From A Bibliography of Alexandre Dumas père by Frank Wild Reed:
    A story of the youth of the Emperor Charles V. The scene is Spain, the period 1497-1519, mainly the last of these years. The historical culmination is the election of Charles to the Empire.
    It is unlikely that Dumas had any collaborator for this work ; it may well have been in his mind since the Spanish journey. Whether that is so or not, it would perhaps have gained by being revolved in that brain for a somewhat longer period. There is excellent material here, but less well treated than one would expect, in fact the drama later drawn from it, called "Le Gentilhomme de la Montagne," is distinctly an improvement (see page 379). Likely enough Dumas, in urgent need of a romance with which to fill the pages of "Le Mousquetaire," as we know was the case, felt compelled to use this before he was actually ready.
    It first ran as a serial in "Le Mousquetaire."
    Original edition : Paris, Cadot, 3 vols., 8vo., 1854. Pagination : 313, 399, 333, each with an additional table of contents. The last volume, from page 269, is completed with "Les Étoiles Commis-Voyageurs" (see page 311).
    First illustrated edition : Paris, Dufour et Mulat et Boulanger, large 8vo., with five engravings, 1857.
    It fills one volume in the standard Calmann-Lévy edition, and one in their "Musée Littéraire." In the same firm's illustrated series it fills (with "Les Compagnons de Jehu") two volumes.
    In Le Vasseur's "Alexandre Dumas Illustré" its position is in Vol. XI.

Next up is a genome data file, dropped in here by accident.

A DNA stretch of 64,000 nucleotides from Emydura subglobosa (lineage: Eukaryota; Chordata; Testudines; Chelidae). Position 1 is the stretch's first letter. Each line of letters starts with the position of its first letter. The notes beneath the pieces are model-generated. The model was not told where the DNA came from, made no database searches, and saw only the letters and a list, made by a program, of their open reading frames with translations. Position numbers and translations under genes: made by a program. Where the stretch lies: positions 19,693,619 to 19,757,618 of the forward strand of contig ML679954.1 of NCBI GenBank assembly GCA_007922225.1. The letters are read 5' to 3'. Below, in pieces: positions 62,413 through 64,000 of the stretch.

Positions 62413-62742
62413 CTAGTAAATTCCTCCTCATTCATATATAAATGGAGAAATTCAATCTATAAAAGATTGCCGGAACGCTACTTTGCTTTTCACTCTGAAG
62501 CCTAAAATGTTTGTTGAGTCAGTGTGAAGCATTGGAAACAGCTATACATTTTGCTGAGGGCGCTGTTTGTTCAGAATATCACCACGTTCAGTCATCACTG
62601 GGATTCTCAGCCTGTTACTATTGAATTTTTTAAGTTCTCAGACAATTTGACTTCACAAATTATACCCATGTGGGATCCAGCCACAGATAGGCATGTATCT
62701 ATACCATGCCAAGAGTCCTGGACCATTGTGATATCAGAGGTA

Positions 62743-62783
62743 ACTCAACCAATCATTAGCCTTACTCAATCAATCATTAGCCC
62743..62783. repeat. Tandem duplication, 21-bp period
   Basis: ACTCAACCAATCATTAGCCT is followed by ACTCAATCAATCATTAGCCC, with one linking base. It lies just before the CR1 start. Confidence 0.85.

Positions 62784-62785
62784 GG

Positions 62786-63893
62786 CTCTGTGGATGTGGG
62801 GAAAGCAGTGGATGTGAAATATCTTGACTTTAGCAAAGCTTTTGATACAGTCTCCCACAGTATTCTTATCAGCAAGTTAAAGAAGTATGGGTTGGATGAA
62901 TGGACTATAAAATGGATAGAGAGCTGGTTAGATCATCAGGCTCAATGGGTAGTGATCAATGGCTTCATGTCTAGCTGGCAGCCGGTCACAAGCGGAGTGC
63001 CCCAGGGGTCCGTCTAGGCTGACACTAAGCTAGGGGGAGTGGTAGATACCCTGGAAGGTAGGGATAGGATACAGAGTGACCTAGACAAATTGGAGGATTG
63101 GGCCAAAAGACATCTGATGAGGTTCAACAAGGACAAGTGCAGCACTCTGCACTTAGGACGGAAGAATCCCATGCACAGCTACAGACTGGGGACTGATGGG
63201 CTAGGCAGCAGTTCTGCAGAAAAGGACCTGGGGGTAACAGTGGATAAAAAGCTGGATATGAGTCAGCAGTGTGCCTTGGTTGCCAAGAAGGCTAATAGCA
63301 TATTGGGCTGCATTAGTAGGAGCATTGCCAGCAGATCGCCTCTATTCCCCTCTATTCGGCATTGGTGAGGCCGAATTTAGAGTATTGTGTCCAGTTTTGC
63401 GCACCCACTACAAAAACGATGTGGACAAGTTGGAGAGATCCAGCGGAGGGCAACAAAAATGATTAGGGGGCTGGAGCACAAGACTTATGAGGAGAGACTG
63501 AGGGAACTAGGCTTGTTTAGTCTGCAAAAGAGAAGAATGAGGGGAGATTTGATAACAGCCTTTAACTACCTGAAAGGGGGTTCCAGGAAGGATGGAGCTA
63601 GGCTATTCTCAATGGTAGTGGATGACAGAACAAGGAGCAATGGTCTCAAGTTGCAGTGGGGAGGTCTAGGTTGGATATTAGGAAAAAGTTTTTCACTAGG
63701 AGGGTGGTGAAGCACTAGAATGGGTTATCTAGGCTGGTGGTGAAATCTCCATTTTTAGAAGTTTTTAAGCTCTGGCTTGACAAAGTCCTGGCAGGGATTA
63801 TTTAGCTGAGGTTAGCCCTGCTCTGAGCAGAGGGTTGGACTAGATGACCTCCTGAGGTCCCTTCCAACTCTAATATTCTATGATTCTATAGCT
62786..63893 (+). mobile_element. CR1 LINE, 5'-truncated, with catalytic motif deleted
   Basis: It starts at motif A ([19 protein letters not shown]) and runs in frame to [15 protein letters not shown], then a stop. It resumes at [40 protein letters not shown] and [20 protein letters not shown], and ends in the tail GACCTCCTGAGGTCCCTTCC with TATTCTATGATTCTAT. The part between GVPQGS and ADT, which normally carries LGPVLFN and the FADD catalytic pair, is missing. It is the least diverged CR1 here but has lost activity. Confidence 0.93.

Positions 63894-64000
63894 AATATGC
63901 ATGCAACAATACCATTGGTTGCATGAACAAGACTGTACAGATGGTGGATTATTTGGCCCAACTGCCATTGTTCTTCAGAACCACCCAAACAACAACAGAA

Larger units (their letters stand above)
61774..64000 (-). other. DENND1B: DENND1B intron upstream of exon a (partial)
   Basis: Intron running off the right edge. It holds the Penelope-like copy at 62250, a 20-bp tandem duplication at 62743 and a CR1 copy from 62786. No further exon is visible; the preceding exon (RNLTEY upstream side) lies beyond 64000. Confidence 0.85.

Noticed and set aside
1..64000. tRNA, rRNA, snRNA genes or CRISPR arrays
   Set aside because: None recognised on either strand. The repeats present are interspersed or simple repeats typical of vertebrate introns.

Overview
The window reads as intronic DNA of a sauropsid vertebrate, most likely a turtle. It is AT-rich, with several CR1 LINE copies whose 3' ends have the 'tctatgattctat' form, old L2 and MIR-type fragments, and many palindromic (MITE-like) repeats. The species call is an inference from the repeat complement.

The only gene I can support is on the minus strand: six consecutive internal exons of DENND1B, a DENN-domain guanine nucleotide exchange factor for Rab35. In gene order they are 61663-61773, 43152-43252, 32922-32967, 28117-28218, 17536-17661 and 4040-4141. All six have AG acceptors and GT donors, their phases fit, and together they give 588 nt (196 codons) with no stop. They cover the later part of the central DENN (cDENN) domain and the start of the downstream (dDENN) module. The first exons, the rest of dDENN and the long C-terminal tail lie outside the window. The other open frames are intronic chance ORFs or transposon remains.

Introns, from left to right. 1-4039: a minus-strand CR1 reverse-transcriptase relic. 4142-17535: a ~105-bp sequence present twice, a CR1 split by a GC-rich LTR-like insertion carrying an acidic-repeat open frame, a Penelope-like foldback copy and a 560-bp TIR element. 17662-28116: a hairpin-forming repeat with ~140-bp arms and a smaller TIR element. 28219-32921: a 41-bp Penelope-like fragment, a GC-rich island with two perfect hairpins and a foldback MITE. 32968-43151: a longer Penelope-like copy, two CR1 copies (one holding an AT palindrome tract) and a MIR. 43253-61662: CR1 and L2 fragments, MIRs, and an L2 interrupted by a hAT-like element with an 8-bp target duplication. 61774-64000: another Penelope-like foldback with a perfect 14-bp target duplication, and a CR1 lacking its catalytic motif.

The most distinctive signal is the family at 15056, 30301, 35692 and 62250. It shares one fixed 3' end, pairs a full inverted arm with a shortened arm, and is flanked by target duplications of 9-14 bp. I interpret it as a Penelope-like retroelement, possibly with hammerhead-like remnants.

Dumas offered the MS. to any subscriber for 100 francs, in aid of a charity. Three offered; the name of the successful person was not stated.

        References :—
    Glinel: "A. Dumas et Son Œuvre," pp. 434-35.
    Parran: "Bibliographie d'Alex. Dumas," pp. 62-63.
    Dumas: "Le Mousquetaire," January 11th and 17th and February 4th, 1854.

        English Translations :—
    "The Brigand" (with "Blanche de Beaulieu"); London, Dent, 1 vol., illustrated, cr. 8vo., 1897. Reprinted, same firm (with "The Horoscope" but without "Blanche de Beaulieu"), 1907 and 1926.

From A Bibliography of Alexandre Dumas père by Frank Wild Reed:
    Four regular seven-line stanzas, rhyming a, a, b, c, c, c, b. A pretty little piece, probably adapted from a Spanish ballad.
    First appeared in "Le Mousquetaire" for February 5th, 1854, forming' part of the first chapter of the romance "El Salteador."
    The first stanza alone was also sung in the drama drawn from this romance : "Le Gentilhomme de la Montagne," Act I., Tab. II., Scene ii.

From A Bibliography of Alexandre Dumas père by Frank Wild Reed:
    (CLXXXIX.) CHANT DE GENESTA. A verse of eight lines, rhyming a, b, a, b, a, b, c, c. It appeared in Chapter V. of the romance, and in Act 1., Tableau II., Scene iv., and again in Act I-, Tableau III., Scene iv. of the drama.
    (CXC.) SERENADE. Act IV., Tableau VI., Scene ii. Thirty-four lines by a singer, variously rhymed, with six additional lines, rhyming a, b, b, a, c, c, sung three times at intervals amid the solo parts by a chorus ; finally one concluding verse of four lines, rhyming in couplets, also sung by the chorus. Thus a total of forty-four lines.
    This serenade does not occur in the romance.